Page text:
First, affordable Interest rates are absolutely crucial in determining the success of the Green Deal.
Polling conducted by the Great British Refurb Campaign found that only 7% of homeowners would be interested in taking up the Green Deal if the interest rate is 6% or above.
A report by environmental think tank E3G says that relying on commercial loans could mean interest rates are as high as 8%, while modelling by London-based home improvement firm, Crystal shows that even with a 5% interest rate, measures taken out under the Green Deal would cost twice as much as paying for them upfront. Finance at these kinds of rates is not attractive to the vast majority of bill payers, demand will be limited and the Green Deal will struggle to get off the ground.
One solution is the Green Investment Bank. The Government announced last year that one of the priorities for the Bank will be to provide support for the Green Deal, but did not specify how this would be done. It is vital that any support available is used to secure affordable, attractive interest rates for consumers and lower the cost of Green Deal packages.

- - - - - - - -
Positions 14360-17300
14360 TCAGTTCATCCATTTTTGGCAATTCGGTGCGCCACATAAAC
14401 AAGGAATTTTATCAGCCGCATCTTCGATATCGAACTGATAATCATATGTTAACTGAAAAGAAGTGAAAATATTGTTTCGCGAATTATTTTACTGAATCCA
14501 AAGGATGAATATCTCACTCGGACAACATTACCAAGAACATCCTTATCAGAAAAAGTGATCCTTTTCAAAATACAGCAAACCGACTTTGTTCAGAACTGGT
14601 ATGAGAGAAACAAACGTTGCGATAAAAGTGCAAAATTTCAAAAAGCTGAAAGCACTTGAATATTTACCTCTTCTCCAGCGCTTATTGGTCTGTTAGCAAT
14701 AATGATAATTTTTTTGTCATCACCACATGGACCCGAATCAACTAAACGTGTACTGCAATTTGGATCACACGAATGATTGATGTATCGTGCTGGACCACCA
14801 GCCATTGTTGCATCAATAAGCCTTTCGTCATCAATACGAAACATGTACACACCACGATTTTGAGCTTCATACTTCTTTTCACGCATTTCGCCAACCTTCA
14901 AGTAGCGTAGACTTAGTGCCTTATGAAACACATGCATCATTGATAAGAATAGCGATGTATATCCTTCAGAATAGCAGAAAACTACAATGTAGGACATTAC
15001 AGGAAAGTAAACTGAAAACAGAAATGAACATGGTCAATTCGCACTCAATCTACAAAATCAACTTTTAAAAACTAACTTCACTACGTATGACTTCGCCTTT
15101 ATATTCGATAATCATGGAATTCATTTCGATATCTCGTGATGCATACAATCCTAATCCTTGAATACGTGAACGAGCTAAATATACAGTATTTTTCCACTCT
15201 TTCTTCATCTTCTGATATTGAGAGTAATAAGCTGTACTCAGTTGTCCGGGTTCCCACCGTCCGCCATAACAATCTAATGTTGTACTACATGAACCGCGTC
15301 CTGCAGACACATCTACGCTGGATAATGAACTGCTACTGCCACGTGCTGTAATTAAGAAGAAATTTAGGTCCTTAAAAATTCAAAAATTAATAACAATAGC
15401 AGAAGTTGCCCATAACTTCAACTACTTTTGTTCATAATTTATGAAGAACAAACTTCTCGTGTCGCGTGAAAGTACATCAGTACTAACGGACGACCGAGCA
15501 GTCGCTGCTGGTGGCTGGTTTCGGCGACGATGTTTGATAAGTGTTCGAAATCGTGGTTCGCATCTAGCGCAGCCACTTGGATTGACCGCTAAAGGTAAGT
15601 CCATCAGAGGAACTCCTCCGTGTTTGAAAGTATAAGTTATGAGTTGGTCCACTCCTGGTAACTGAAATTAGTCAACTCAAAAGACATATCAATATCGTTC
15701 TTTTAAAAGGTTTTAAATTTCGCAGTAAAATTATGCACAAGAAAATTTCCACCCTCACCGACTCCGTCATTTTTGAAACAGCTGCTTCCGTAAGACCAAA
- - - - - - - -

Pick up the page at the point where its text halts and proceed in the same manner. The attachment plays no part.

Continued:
Secondly, support small businesses by opening up the Energy Company Obligation to every Green Deal provider.
Labour's vision for the Green Deal is one where small businesses, co-operatives, local authorities, charities and social enterprises are able to compete alongside the big six and other large companies that want to take part in the scheme.
The proposals in the Government consultation currently full ECO access to the Big Six energy companies. They force smaller providers to bid for just 50% of the work available under the carbon reduction element and exclude them from the Affordable Warmth element altogether. Also there is no certainty that they will be successful in winning contracts in through the brokerage system.
Not only do these proposals limit smaller providers from competing on a level playing field across the whole Green Deal market, they also further entrench the dominance of the big six in our energy market. Labour wants to see the Green Deal open to all types and sizes of providers by allowing equal access to the ECO.
Third, make hard to treat cavity and loft insulation eligible for funding through the ECO.